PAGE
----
They Could Have Dance All Night And They Did...

Monday, 5 Mar 2012, 1:03:00 AM

Beverly Cohn

Vernacular Jazz performed by Atiya El-Amin and Ron Parker (front) as well Erica Zuniga (back, left to right), Adunni McPherson, Salvador Corona, and Reginald Thornton.
Photo by Charles Edelsohn
Vernacular Jazz performed by Atiya El-Amin and Ron Parker (front) as well Erica Zuniga (back, left to right), Adunni McPherson, Salvador Corona, and Reginald Thornton.

This joint was jumping as The History of Black Dance in America strutted its stuff on stage at the historic, 100-year-old Santa Monica Bay Woman’s Club located at 1210 4th Street. Brilliantly produced and directed by Ron Parker, the two-hour multimedia performance, in honor of Black History Month, was a “dance back” in time to the African roots of dance, and how it influenced dance in America, spanning the 1800s to today, beginning with a Zulu warrior ritual brought over from Africa by men destined to be sold into slavery.

Under Parker’s most creative choreography, the highly spirited and incredibly talented Central Avenue Dance Ensemble, as well as guest dancers, danced their way through African and African-American inspired popular social dances. Vintage film clips of such icons as Lena Horne, Fred Astaire & Ginger Rogers, and Vernon & Irene Castle, accompanied by a fascinating instructional narrative, augmented the live performances and covered the evolution of such dances as the “Cake Walk.” That dance was started by slaves on plantations to mimic high society and the winning slaves would receive cake as their prize, which is how the name evolved.

This gifted, high energy ensemble, dressed in appropriate, gorgeous period costumes, danced their way through 28 dances including “Black Bottom,” “Walking the Dog,” “Jazz Dance,” “Fox Trot,” “Charleston,” “Ragtime,” “Mambo,” “Samba,” “Lindy Hop,” “Swing,” “Urban Cha Cha,” “Bop,” “Disco/Hustle,” “Salsa,” and the fad dances of the 80s and 90s, as well as a rousing tap dance sequence. Most of the dances were preceded with an explanation of their derivation. Perhaps the most surprising revelation was learning that the most beautiful and sensual “Argentine Tango” evolved out of dancing by Black slaves who wound up in South America, calling themselves African Argentines. The dance team began with the original version and beautifully transitioned the movements into what we now know as “Argentine Tango.”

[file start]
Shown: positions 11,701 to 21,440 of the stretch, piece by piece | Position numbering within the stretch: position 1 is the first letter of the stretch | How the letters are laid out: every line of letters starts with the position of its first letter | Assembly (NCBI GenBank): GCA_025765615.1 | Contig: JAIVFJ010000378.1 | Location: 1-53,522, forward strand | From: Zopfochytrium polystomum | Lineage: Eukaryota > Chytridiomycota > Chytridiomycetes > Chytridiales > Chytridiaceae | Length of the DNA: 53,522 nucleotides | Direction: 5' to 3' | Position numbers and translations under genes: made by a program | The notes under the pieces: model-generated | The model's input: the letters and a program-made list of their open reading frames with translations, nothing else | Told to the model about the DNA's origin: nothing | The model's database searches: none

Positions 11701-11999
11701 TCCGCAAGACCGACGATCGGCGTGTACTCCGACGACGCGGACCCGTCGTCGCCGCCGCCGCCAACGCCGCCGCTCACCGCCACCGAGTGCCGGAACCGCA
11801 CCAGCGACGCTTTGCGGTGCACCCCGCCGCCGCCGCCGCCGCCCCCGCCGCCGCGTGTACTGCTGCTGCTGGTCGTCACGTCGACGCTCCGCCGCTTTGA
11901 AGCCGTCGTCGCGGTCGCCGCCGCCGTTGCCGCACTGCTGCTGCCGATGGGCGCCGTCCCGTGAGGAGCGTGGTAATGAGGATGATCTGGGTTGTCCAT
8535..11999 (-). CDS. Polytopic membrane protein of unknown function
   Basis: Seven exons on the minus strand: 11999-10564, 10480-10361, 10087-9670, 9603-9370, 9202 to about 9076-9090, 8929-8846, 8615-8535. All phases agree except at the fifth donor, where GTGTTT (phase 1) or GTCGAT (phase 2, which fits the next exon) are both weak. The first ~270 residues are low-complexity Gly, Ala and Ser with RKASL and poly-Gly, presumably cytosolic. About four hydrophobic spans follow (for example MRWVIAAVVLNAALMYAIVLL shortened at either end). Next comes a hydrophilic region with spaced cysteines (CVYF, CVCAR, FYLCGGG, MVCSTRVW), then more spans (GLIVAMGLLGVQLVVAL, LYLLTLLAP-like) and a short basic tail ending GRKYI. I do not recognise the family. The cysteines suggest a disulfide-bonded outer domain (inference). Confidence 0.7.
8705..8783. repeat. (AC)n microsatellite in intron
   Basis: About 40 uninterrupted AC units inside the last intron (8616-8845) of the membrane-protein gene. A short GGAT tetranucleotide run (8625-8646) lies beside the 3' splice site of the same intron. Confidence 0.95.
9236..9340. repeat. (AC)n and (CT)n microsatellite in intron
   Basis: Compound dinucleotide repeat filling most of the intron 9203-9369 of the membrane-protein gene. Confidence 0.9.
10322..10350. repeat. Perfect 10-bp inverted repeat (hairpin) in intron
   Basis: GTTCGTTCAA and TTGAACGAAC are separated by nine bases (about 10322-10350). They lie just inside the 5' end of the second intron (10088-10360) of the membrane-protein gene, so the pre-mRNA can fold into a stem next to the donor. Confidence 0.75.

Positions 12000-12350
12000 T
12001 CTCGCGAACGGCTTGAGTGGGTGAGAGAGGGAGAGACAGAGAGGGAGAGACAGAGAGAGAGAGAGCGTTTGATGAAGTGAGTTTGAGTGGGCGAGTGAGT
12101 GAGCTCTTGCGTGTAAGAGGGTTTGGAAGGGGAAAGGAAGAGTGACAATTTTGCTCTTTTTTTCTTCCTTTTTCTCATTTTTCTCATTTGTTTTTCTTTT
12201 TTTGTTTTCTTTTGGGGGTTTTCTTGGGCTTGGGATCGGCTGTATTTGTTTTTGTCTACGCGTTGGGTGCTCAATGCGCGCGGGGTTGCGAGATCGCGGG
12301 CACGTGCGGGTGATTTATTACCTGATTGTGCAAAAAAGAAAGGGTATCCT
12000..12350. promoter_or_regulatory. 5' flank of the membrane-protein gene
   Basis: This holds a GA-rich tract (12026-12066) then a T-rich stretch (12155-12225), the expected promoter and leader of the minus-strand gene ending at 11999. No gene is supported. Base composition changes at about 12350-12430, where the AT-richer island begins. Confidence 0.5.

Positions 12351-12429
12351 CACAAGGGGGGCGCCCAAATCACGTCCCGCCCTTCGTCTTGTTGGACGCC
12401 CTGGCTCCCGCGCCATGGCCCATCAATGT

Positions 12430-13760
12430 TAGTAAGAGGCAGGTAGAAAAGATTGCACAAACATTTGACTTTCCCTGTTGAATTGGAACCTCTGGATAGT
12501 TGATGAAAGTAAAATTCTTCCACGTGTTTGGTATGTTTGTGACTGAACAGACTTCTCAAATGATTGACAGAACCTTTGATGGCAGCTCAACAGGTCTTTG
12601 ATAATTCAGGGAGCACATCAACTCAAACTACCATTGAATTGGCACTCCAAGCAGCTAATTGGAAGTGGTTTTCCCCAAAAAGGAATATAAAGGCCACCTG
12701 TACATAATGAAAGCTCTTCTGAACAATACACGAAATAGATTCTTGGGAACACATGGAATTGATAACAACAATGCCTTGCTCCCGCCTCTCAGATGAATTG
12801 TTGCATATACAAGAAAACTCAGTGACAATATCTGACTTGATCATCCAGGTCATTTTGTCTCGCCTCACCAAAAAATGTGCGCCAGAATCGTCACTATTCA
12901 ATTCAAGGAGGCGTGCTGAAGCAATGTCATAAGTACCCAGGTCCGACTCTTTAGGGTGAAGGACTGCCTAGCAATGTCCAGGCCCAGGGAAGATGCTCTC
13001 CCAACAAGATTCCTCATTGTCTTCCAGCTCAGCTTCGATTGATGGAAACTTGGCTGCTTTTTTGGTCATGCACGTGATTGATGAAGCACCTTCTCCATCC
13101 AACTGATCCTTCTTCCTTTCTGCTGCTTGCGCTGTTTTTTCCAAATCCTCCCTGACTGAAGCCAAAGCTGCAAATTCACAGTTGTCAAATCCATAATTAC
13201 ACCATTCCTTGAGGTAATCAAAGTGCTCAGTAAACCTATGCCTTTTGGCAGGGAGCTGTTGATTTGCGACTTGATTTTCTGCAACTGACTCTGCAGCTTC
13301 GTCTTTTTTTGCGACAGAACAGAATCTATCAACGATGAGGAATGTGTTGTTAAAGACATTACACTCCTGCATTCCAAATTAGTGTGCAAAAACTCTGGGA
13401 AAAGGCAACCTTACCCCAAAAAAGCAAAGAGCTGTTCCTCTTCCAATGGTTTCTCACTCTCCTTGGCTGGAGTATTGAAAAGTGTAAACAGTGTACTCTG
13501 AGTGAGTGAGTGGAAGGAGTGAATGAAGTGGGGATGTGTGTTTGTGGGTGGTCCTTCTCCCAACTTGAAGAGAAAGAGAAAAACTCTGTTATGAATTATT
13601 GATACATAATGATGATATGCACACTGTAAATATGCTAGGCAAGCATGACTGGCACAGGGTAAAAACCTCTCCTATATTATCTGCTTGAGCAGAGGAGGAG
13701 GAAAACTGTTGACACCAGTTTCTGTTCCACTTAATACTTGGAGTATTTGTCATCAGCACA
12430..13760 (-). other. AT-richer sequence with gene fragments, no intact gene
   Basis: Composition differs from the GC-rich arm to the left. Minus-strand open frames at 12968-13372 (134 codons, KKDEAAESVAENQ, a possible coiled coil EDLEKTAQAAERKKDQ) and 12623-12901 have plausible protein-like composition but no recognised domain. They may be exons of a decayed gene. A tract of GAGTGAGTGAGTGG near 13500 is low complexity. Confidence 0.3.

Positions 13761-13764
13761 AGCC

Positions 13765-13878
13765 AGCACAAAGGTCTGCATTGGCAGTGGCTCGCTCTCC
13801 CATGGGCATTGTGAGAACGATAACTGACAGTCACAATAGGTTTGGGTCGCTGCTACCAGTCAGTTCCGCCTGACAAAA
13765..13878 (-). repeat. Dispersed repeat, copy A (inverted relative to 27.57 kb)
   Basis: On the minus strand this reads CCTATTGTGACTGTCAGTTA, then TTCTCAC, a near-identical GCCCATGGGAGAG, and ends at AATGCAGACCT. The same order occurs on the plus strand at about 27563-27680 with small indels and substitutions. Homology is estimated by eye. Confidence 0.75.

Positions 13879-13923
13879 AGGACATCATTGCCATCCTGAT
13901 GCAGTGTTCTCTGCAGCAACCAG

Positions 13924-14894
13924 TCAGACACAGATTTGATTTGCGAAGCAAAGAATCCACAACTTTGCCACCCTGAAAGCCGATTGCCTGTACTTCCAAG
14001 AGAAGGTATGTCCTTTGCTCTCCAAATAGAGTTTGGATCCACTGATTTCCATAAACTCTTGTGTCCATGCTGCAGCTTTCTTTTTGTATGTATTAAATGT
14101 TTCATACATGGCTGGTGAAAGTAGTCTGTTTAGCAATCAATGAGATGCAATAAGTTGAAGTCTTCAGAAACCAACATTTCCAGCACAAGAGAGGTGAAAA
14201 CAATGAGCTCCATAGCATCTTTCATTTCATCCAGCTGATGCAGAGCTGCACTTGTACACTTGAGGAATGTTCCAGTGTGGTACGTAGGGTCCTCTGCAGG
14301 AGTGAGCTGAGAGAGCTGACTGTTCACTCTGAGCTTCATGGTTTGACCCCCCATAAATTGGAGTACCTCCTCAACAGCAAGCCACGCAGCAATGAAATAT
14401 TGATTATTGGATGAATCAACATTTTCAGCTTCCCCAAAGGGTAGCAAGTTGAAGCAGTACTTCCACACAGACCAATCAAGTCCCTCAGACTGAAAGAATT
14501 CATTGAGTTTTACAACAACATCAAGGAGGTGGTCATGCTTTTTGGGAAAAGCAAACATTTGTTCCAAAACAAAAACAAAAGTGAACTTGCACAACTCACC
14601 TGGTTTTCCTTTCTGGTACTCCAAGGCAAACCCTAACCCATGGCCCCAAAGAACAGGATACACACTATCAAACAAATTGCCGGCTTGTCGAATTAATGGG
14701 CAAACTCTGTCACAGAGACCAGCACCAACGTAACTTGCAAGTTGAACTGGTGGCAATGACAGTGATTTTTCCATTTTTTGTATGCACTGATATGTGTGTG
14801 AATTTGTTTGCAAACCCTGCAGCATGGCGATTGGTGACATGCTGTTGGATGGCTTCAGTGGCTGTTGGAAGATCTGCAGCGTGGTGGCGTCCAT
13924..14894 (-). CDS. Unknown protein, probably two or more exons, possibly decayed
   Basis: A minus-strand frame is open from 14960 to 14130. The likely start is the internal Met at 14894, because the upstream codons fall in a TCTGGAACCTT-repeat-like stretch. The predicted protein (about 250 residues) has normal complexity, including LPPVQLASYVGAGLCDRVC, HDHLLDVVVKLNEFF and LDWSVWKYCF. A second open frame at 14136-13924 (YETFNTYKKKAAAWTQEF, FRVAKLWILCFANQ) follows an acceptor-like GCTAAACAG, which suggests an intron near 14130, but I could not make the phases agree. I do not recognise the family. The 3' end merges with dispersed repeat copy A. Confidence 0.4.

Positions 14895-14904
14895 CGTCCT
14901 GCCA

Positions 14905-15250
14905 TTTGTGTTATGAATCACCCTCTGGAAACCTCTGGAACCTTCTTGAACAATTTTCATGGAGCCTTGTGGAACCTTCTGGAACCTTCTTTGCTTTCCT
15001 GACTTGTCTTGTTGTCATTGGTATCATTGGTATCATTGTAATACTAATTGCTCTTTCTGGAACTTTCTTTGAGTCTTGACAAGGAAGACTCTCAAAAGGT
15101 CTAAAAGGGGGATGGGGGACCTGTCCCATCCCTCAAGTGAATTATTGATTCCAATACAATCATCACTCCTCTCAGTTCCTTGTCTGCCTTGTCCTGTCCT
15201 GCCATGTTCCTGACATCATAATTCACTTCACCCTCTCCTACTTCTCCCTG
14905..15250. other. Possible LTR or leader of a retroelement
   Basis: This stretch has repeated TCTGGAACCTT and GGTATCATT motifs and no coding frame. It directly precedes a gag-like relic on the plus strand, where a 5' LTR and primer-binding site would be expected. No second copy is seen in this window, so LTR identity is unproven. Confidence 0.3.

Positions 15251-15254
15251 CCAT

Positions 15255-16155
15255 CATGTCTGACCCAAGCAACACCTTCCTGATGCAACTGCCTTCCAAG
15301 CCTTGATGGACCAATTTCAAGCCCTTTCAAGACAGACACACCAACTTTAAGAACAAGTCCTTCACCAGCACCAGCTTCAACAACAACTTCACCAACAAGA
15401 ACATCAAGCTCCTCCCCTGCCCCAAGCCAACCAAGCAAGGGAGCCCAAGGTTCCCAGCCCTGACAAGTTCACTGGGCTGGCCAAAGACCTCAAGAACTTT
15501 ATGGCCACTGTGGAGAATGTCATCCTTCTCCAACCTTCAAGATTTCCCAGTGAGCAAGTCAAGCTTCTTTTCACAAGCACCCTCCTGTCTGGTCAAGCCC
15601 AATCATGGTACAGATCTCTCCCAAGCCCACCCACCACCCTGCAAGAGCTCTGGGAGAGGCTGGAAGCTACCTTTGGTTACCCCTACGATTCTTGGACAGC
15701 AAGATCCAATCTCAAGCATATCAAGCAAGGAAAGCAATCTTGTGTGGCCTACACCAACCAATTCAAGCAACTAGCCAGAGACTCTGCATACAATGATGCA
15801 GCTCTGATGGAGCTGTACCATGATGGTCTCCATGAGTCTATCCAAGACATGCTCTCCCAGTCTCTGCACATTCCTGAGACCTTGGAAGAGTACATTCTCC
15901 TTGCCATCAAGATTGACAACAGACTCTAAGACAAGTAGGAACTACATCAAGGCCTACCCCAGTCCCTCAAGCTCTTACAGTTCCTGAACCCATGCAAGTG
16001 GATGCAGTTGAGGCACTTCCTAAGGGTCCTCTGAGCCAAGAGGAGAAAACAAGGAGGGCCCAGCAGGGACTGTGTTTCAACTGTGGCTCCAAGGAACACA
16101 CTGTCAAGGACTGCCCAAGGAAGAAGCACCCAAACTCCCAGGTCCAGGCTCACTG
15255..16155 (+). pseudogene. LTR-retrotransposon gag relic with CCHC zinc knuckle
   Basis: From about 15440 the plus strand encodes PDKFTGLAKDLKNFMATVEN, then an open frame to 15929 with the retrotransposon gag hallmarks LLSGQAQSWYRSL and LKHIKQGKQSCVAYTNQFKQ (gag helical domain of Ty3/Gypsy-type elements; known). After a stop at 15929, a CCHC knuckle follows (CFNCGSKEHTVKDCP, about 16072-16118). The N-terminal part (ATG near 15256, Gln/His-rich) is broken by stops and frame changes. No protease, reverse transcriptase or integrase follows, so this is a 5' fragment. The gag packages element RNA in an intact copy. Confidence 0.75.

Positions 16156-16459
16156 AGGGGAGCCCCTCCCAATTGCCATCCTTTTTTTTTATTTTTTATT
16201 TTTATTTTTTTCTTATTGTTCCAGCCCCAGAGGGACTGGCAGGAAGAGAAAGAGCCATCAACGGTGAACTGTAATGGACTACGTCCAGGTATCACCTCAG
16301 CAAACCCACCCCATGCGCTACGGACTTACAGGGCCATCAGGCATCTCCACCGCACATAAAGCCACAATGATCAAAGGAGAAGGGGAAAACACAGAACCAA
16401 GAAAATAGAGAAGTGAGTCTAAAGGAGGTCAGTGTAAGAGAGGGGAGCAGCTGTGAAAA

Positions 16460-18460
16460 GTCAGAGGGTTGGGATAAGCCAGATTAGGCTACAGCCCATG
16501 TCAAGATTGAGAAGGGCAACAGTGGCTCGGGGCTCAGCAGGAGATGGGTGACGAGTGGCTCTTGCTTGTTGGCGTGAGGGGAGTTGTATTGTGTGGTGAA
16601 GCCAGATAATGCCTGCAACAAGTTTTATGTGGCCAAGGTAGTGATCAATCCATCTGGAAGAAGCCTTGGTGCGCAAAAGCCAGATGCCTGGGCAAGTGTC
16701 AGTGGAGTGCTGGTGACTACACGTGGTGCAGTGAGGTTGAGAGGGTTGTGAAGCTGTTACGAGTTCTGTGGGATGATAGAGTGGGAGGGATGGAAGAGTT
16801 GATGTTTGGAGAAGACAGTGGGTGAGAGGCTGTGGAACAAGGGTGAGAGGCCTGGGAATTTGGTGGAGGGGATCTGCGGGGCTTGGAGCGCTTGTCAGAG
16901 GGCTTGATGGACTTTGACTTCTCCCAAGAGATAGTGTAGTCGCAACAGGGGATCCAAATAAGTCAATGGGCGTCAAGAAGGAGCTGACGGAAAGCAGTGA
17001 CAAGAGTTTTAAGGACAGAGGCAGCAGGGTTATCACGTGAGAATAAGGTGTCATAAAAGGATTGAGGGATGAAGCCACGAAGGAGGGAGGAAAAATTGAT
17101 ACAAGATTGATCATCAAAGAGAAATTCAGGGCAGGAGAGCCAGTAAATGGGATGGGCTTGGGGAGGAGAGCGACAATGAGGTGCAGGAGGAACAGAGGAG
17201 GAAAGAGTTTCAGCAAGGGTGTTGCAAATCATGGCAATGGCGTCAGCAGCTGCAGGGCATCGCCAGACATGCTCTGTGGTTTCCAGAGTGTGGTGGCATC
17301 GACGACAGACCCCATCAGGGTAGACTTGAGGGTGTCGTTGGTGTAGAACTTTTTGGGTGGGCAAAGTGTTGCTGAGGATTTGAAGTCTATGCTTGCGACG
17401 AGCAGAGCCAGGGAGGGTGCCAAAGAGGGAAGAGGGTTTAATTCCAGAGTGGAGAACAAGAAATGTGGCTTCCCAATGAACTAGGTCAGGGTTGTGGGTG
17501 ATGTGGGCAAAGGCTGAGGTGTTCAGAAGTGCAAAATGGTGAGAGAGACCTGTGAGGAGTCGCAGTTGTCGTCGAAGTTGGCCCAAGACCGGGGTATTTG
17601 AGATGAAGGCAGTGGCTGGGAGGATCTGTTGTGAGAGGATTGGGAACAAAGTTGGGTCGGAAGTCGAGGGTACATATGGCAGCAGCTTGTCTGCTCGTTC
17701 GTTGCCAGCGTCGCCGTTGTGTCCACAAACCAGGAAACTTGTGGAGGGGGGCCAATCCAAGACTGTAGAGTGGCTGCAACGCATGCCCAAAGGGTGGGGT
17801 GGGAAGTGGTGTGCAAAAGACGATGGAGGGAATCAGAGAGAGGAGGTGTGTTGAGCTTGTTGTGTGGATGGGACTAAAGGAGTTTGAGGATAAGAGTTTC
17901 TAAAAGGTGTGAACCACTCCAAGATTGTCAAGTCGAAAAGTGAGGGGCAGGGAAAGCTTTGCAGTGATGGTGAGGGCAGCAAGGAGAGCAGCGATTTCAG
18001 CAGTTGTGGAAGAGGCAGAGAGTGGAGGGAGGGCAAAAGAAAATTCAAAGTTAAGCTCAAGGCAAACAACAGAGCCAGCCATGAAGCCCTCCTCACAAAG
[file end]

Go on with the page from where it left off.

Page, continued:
The evening, sponsored and hosted by Santa Monica Bay Woman’s Club, who gave the production needed support, was a joyous, fun-filled homage to the African roots of dance. In the spirit of continuing the celebration, at the end of the program, dancing continued in the upstairs ballroom of the club where some audience members put on their dance shoes and whirled away the rest of the evening.

A word about the Santa Monica Bay Woman’s Club: The club presents many cultural and civic events throughout the year, the next one being on March 30 at 7:30 p.m. called “For Freedom,” Taking a Stand Against Human Trafficking. The evening will include food, live music, keynote speakers, and a silent auction. For more information, call 310.395.1308 or visit www.smbwc.org.

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